Biology, Books for the News

Good soil = healthy plants

The Chicago Tribune ran an article recently featuring James B. Nardi’s Life in the Soil: A Guide for Naturalists and Gardeners that gives some great advice on cultivating a bumper crop in your garden this spring. Writing for the Tribune Beth Botts’ article begins:

The part of the garden we love is above ground: flowers, leaves, stems, branches, bark, birds, squirrels. But that part can’t thrive without the part we hardly notice except when we dig.
James Nardi, an entomologist at the University of Illinois at Urbana-Champaign, is so fascinated by that part of the garden that he wrote a field guide to it: Life in the Soil: A Guide for Naturalists and Gardeners.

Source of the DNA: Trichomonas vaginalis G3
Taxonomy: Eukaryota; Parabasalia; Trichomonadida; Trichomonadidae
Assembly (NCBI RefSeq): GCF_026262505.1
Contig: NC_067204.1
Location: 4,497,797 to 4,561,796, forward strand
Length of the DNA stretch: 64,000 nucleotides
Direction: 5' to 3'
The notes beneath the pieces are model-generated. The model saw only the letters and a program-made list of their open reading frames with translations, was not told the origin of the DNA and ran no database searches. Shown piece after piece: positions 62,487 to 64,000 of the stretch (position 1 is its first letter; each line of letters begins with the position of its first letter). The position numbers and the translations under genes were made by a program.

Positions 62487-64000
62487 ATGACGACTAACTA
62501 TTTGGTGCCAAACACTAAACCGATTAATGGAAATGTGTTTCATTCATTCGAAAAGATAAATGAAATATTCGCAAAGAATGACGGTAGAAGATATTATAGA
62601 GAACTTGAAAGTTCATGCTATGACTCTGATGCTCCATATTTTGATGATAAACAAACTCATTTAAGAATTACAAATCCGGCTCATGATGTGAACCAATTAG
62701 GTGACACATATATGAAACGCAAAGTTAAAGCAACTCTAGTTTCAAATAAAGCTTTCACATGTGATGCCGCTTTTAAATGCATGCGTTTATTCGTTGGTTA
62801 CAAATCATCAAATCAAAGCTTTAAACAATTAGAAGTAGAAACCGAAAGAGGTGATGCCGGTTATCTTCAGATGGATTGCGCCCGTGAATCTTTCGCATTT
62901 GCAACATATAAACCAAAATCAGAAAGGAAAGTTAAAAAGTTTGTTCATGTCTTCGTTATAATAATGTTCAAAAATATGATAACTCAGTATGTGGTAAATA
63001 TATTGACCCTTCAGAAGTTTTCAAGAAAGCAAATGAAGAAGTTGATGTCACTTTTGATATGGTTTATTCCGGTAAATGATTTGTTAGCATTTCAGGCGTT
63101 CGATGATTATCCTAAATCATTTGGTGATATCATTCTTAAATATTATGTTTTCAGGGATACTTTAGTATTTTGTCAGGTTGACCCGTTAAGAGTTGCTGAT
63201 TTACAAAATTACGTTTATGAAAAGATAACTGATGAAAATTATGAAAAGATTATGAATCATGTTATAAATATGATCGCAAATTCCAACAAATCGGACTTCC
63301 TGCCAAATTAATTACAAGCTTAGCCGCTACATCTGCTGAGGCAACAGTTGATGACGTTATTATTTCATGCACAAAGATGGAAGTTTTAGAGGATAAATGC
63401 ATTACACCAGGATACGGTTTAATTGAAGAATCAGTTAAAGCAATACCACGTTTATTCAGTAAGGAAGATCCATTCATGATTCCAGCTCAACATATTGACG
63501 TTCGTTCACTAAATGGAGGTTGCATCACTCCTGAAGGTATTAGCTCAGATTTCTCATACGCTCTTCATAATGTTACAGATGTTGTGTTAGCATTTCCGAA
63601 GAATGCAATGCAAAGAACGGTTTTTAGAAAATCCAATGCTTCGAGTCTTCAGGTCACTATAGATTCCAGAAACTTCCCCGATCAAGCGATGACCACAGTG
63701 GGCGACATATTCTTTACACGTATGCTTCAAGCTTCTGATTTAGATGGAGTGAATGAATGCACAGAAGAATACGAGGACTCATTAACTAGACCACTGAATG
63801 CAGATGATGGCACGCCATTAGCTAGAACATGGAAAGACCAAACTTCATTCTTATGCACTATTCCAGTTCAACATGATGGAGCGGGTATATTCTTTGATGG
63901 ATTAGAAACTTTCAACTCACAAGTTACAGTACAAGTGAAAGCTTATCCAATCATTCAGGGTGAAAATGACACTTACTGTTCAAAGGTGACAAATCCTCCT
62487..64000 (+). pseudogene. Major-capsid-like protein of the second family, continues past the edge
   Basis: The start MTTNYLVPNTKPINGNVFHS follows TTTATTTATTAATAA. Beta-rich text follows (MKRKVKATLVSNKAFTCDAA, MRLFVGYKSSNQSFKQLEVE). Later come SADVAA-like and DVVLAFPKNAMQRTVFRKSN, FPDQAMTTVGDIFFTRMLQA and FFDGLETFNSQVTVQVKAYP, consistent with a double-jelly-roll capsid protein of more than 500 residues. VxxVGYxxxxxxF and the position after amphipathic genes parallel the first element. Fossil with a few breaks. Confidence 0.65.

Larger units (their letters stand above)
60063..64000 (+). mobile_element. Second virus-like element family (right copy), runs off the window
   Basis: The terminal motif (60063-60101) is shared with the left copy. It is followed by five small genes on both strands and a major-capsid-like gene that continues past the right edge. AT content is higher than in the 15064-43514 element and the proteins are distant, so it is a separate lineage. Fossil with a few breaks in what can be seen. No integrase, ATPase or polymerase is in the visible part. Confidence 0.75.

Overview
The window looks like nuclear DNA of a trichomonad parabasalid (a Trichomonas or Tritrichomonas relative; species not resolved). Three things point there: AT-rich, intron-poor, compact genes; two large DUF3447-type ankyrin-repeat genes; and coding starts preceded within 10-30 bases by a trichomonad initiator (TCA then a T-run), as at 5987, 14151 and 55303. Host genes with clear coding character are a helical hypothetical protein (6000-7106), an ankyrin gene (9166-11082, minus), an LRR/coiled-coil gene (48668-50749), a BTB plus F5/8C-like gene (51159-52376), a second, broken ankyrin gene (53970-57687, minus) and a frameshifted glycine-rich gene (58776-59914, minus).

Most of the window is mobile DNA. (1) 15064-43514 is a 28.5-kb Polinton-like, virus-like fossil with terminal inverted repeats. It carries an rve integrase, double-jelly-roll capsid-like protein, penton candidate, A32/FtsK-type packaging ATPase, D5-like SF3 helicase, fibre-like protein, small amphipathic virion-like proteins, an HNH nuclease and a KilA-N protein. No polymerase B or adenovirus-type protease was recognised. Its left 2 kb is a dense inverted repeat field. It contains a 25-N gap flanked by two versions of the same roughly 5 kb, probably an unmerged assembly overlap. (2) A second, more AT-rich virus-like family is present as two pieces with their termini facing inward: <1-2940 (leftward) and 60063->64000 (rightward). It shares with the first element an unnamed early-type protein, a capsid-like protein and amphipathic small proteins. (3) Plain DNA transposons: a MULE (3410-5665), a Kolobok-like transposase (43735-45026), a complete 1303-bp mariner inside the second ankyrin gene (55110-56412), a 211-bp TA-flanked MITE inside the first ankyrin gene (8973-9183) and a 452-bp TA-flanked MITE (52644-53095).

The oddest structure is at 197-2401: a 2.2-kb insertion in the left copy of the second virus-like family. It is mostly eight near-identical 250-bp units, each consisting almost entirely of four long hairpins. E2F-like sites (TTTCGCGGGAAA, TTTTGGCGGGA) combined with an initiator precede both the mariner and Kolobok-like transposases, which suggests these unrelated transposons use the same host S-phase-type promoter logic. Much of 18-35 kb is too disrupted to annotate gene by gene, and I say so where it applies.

Some of the organisms he describes break down dead plant matter and release its nutrients to be absorbed by the roots of living plants. Others help make roots more efficient. Some improve the texture of the soil so plant roots can get air and water. And some eat others, maintaining the population balance that keeps the whole underground society—what scientists call the soil food web—humming along.

The article continues citing the best kinds of soils (“loam, with at least two sizes of mineral particles”) and what readers can do to help the underground ecosystems in their gardens thrive (compost).
Check out the full article on the Chicago Tribune website.